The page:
You don’t have to continue to suffer the pain of IBS or Crohn’s disease. Probiotics, food combining and eating natural, unprocessed foods can help. Try it and see what a difference just a few changes can make.

 

Why You Should Use Probiotics


Probiotics might seem like a new buzzword but they have been around for many years. Even though you may know that they are “good” bacteria, you might not understand why you should use probiotics. After all, don’t our bodies make plenty of “good” bacteria already? While the answer to this question is “yes,” there are still a lot of important reasons why you should use probiotics. Best of all, these reasons all fit in with taking probiotics while using food combining to restore your body’s natural balance and health.

Probiotics are extremely beneficial to digestive health if you are taking antibiotics. While antibiotics help us by killing off the “bad” bacteria that make us sick, they also kill off the “good” bacteria that live in our bodies. We need those bacteria to help keep us healthy. Probiotics will replenish the “good” bacteria and keep our bodies in balance. They can eliminate the bloating, cramping and gas that are side effects from taking antibiotics.

Probiotics don’t just help people taking antibiotics, though. They will improve digestive disorders like Irritable Bowel Syndrome (IBS) and Inflammatory Bowel disease (IBD). These disorders can cause diarrhea, constipation, bloating, inflammation and pain. Probiotics, especially Lactobacillus, Bifidobacterium and Streptococcus, help to regulate bowel movement, which helps relieve diarrhea and constipation. They can also decrease the inflammation caused by IBD, delaying and reducing the severity of the symptoms.

If you aren’t affected with a digestive disorder but suffer bouts of infectious and/or traveler’s diarrhea, probiotics will benefit you as well. These conditions are caused by infections from bacteria, parasites or viruses. The organisms can grow at incredible speeds, taking over your digestive system and again resulting in too many “bad” bacteria. One strain in particular, Clostridium difficile, occurs frequently in hospital patients and residents of long-term care facilities. Probiotics can keep these bacteria from growing back, thereby preventing the recurring bouts of diarrhea.

There are many other uses for probiotics, including treating some skin conditions like eczema, preventing allergies, and promoting good vaginal and urinary tract health. They help prevent secondary infections such as vaginal yeast, oral thrush and urinary tract infections that may result if there is a sharp loss of “good” bacteria. They also keep the natural balance between “good” and “bad” bacteria from becoming uneven due to other factors such as illnesses, lack of sleep, stress and poor eating habits. By bolstering our immune systems with probiotics, we may never even contract any of these conditions.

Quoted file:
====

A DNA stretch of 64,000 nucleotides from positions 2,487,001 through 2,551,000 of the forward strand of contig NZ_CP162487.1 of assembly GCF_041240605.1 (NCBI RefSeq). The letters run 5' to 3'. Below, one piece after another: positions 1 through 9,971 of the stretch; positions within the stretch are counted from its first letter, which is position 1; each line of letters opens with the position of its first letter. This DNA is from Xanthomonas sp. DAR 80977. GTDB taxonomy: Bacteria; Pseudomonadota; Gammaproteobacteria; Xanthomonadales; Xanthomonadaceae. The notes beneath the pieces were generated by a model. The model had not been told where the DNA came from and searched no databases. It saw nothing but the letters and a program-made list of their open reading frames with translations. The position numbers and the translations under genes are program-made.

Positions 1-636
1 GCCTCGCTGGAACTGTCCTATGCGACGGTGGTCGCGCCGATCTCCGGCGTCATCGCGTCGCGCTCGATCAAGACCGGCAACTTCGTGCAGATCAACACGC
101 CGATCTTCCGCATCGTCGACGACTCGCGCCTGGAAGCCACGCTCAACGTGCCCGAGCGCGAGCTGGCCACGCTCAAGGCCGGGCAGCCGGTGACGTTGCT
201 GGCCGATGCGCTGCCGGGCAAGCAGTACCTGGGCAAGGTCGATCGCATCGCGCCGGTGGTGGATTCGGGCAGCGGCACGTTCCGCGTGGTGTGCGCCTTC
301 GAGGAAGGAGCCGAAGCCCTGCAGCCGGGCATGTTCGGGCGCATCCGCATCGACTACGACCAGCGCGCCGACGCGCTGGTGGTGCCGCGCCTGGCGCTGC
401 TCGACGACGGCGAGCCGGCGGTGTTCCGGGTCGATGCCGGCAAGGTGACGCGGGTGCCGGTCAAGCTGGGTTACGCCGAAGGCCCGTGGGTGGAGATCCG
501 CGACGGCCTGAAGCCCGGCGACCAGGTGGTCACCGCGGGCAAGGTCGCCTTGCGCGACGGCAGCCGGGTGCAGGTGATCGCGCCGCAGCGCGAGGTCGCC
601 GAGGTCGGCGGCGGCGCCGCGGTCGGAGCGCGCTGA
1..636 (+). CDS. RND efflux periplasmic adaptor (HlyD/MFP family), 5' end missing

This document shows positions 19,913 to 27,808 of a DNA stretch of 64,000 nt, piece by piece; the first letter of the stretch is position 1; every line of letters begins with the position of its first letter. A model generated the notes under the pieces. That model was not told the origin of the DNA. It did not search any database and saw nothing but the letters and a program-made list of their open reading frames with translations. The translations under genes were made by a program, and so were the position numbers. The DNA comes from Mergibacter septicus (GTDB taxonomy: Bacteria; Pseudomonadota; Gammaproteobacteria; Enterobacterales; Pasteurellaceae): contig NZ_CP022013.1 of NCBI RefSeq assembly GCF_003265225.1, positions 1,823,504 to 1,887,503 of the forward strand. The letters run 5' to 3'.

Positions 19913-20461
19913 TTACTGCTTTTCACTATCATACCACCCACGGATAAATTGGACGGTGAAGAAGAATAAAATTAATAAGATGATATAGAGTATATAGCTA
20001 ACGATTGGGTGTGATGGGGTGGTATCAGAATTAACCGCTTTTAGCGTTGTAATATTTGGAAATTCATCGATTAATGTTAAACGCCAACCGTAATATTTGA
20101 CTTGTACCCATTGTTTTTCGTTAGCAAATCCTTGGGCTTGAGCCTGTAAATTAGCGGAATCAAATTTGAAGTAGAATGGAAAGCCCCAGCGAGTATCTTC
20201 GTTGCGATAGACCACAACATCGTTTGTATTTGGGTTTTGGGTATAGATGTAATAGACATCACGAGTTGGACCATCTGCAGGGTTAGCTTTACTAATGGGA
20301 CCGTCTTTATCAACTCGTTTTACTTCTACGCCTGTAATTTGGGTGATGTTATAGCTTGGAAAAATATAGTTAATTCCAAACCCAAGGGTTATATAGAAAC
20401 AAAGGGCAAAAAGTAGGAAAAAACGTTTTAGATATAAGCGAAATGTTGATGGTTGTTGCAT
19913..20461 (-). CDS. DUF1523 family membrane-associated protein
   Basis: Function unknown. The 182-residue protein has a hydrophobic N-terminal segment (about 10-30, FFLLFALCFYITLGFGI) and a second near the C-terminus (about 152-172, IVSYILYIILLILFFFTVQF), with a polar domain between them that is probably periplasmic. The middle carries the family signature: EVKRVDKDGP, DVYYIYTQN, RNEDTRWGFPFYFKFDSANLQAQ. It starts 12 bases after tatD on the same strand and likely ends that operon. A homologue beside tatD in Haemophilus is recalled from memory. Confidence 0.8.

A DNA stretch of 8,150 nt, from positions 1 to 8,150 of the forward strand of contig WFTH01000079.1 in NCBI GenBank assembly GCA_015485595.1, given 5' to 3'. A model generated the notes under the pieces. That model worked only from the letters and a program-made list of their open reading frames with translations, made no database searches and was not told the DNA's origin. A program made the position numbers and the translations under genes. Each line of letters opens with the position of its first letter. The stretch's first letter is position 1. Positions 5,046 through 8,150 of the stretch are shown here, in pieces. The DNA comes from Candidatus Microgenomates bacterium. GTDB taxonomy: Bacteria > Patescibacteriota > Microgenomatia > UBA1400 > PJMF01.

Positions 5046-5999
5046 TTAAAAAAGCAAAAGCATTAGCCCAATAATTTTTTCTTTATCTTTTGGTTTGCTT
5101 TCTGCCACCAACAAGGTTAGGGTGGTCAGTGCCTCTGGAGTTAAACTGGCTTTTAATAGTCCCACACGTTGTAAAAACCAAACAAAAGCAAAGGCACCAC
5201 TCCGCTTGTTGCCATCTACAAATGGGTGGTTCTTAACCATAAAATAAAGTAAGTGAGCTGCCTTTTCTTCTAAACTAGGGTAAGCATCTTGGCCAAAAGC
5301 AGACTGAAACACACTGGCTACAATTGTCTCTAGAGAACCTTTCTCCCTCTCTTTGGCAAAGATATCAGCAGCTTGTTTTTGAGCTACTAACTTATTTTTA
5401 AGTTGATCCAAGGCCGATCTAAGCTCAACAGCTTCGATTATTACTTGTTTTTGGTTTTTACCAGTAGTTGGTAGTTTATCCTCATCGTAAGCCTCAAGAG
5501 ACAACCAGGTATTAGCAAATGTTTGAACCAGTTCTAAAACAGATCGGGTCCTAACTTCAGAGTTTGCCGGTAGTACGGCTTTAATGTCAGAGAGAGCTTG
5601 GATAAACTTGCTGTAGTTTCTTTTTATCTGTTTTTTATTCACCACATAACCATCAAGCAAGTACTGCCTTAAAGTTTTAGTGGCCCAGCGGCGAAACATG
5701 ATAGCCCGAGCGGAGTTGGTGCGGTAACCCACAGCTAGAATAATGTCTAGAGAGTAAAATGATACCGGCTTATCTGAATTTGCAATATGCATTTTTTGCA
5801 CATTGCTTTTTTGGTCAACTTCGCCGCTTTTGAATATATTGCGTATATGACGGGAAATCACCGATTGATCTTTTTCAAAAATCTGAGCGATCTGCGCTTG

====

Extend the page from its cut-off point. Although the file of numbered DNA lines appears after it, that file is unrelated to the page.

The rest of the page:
If you practice food combining, you should know that not only is it safe to use probiotics, it will increase the benefits. If you don’t practice food combining, it is one of the best things you can do for your overall health. Food combining simply means that you eat the “right” types of foods together and avoid eating the “wrong” types together. For example: did you know that the combination of sausage and waffles, although delicious, wrecks havoc on your digestion and can cause heartburn and gas? That’s because you’re combining a protein with a starch and these two foods need different enzymes and take different times to digest. These foods are also processed and made up of loads of sugar, fat and salt.

Eating processed, unhealthy foods like these cause anything from diarrhea to bloating. When you use food combining, you’ll learn all about what foods to eat together, all without sacrificing the things you enjoy eating. If you suffer from any digestive disorders, or are just tired of feeling overstuffed and tired when you eat, probiotics and food combining will quickly put you back on the track to good health.